Urban Planning Degree Programs and Schools
Urban planners contribute to the design and evolution of cities. Find out what undergraduate and graduate degree programs are available in this field, and review what you'd study as an urban planning major. Get info on important factors to consider when choosing an urban planning degree program.
What You Need To Know
Urban planners develop plans for the use of land in large cities. This may include both public and private lands. While the job field is expected to increase, there are a limited number of openings. Additionally, a graduate degree is typically required.
|Degree Programs||Bachelor's, master's, and doctoral degrees|
|Schools||71 master's degree programs accredited by the Planning Accreditation Board; 15 bachelor's degree programs are accredited|
|Courses||Housing in America, city planning, comprehensive school reform as applied public policy, downtown development, science of politics, education in American culture, urban research methods, community economic development|
|Median Salary (2017)*||$71,490 (for urban and regional planners)|
|Projected Job Growth (2016-2026)*||13% (for urban and regional planners)|
Sources: *U.S. Bureau of Labor Statistics, University of Pennsylvania, Brown University
What Will I Study in an Undergraduate Urban Planning Program?
Urban planning is an interdisciplinary field. In an undergraduate program, you might take courses in subjects as seemingly unrelated as sociology, history and economics, but each of these will contribute to your overall understanding of the urban environment.
Aside from class work, an important part of an urban planning program is the internship. Schools are striving to turn out graduates with hands-on experience engaging with current-day urban issues, and requiring a certain number of fieldwork hours is one way to make this happen. Through your internship, you can learn more about the day-to-day life of an urban planner and make an educated decision about which specialty of urban life most appeals to you.
What Do Graduate-Level Programs Offer?
Graduate programs in urban planning allow you to choose from a list of sub-disciplines, so that when you graduate, you'll be prepared to enter the job market with considerable specific knowledge and hands-on experience. Some areas of graduate concentration include:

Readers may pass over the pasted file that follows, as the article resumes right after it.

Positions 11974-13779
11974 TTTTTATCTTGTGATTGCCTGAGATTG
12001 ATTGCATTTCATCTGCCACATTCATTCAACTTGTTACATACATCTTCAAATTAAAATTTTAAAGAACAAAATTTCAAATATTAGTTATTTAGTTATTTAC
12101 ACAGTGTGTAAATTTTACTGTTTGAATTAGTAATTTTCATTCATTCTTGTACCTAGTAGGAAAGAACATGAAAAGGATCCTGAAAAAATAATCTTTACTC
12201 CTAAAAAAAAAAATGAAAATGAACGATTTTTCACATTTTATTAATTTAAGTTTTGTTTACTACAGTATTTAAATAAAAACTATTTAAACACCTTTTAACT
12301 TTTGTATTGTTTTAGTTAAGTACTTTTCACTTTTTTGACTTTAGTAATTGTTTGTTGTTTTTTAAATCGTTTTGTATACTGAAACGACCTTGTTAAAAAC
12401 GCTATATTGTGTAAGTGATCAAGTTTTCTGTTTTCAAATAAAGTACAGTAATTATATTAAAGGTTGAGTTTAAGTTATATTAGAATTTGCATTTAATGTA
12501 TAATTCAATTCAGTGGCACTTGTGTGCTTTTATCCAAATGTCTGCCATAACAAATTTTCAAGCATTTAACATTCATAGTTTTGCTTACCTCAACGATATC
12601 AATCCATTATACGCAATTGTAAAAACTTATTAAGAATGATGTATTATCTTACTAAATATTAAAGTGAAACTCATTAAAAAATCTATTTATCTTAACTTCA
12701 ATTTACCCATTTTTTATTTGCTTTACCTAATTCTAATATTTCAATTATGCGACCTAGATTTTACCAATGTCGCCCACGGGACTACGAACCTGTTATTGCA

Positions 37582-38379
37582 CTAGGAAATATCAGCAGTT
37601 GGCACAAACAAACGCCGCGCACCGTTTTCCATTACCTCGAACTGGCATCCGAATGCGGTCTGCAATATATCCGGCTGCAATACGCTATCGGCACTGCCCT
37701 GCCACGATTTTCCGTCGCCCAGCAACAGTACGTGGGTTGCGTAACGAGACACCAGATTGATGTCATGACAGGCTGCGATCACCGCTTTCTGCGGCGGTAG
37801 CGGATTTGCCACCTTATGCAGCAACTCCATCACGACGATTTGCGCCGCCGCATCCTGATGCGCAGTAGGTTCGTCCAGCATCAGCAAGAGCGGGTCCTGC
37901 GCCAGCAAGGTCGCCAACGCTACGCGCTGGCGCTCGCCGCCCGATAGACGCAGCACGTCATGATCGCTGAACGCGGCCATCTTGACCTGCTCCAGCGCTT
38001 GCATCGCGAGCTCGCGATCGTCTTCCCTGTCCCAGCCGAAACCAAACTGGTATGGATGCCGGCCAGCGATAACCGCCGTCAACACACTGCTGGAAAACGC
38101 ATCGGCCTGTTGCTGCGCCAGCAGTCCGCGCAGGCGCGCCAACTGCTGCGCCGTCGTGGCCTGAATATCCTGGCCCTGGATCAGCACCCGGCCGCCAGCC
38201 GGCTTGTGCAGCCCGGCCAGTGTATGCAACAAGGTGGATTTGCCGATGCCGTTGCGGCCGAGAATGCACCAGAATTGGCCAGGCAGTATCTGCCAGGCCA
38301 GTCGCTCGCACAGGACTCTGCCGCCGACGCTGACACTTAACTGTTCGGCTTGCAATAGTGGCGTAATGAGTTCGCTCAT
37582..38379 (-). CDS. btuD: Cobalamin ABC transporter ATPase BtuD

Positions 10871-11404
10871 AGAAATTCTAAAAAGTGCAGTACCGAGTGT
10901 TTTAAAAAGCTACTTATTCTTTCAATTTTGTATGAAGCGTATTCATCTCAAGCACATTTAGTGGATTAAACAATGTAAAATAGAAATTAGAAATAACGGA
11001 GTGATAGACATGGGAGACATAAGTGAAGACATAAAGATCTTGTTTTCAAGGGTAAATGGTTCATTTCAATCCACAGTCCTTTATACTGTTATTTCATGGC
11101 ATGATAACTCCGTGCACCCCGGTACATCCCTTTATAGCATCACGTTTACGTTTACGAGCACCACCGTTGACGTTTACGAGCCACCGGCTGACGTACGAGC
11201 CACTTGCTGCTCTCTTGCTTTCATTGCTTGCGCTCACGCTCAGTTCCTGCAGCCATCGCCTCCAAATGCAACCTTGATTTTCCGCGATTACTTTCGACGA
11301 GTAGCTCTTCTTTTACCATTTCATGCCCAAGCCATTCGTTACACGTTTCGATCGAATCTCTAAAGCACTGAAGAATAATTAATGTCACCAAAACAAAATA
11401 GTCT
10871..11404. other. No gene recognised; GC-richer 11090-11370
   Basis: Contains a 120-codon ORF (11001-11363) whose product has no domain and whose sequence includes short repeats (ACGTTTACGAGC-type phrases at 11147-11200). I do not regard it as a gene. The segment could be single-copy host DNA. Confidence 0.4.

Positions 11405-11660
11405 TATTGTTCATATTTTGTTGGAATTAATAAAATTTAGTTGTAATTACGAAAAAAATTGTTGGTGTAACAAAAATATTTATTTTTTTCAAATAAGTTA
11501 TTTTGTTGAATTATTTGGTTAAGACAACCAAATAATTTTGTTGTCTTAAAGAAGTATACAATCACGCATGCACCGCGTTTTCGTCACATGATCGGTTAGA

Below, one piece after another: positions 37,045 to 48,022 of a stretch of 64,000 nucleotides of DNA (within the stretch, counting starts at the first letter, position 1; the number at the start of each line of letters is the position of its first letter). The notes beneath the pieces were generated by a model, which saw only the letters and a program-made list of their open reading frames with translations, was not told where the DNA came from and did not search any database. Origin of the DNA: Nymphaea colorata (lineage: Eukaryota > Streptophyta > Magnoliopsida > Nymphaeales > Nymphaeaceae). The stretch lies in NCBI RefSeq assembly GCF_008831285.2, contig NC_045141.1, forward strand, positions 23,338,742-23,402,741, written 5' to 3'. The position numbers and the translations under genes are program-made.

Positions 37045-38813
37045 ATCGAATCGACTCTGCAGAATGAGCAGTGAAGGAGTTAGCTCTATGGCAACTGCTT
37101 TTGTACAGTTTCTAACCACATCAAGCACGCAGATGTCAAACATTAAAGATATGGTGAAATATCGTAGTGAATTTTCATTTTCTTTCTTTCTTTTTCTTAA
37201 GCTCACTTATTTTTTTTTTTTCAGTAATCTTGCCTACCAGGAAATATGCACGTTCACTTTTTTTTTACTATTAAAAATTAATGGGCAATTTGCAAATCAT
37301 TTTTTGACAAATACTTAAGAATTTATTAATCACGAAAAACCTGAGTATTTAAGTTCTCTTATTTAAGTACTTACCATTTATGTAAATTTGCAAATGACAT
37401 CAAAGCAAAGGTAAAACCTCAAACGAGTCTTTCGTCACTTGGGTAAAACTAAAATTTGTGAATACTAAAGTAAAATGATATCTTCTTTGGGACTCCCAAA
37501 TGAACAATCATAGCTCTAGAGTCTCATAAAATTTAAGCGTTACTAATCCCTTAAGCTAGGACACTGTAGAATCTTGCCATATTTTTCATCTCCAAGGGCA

- Transportation planning
- Water management
- Community economic development
- Housing planning
- Regional policy
- Environmental policy
How Long Are The Programs?
Urban planning is offered at the bachelor's, master's and doctoral levels. In a 4-year program, you can earn a bachelor's degree and either enter the workforce in entry-level planning jobs or continue your studies in a graduate program. Master's degree programs in urban planning are usually two years in duration, and Ph.D. programs vary in length, depending on how long it takes to complete your dissertation. The average length of Ph.D. programs is 5-7 years. Once you obtain a doctoral degree in urban planning, you can teach at the university level. Master's degree graduates can teach at community colleges.
How Do I Choose a School?
You'll spend a fair amount of time working in the closest urban community to the school you attend, so the location of the school is an important factor in deciding where to study. If working in the Big Apple appeals to you, you may want to consider urban planning programs in or around New York.
If you have very specific urban planning career goals - to work for the department of transportation in the city of St. Louis, for instance - your choice of where to study may be connected both to the school's proximity to St. Louis and to the available courses in transportation issues.
What Schools Offer Urban Planning Degrees?
According to the U.S. Bureau of Labor Statistics, the Planning Accreditation Board accredited 71 programs in 2016 where master's degrees in planning were offered. There were also 15 accredited bachelor's degree programs in planning. Here are some of the schools with urban planning programs in different cities, along with examples of degrees offered:
- University of Louisville: Master of Urban Planning
- Texas A&M University: Bachelor of Science in Urban and Regional Planning
- University of Washington: PhD in Urban Design and Planning
- Massachusetts Institute of Technology: Master in City Planning
- Arizona State University: Bachelor of Science in Urban Planning
Because urban planning is such a collaborative field and because of the varying needs of schools' locales, schools differ considerably in what types of courses they offer and in how much choice students have in what they take.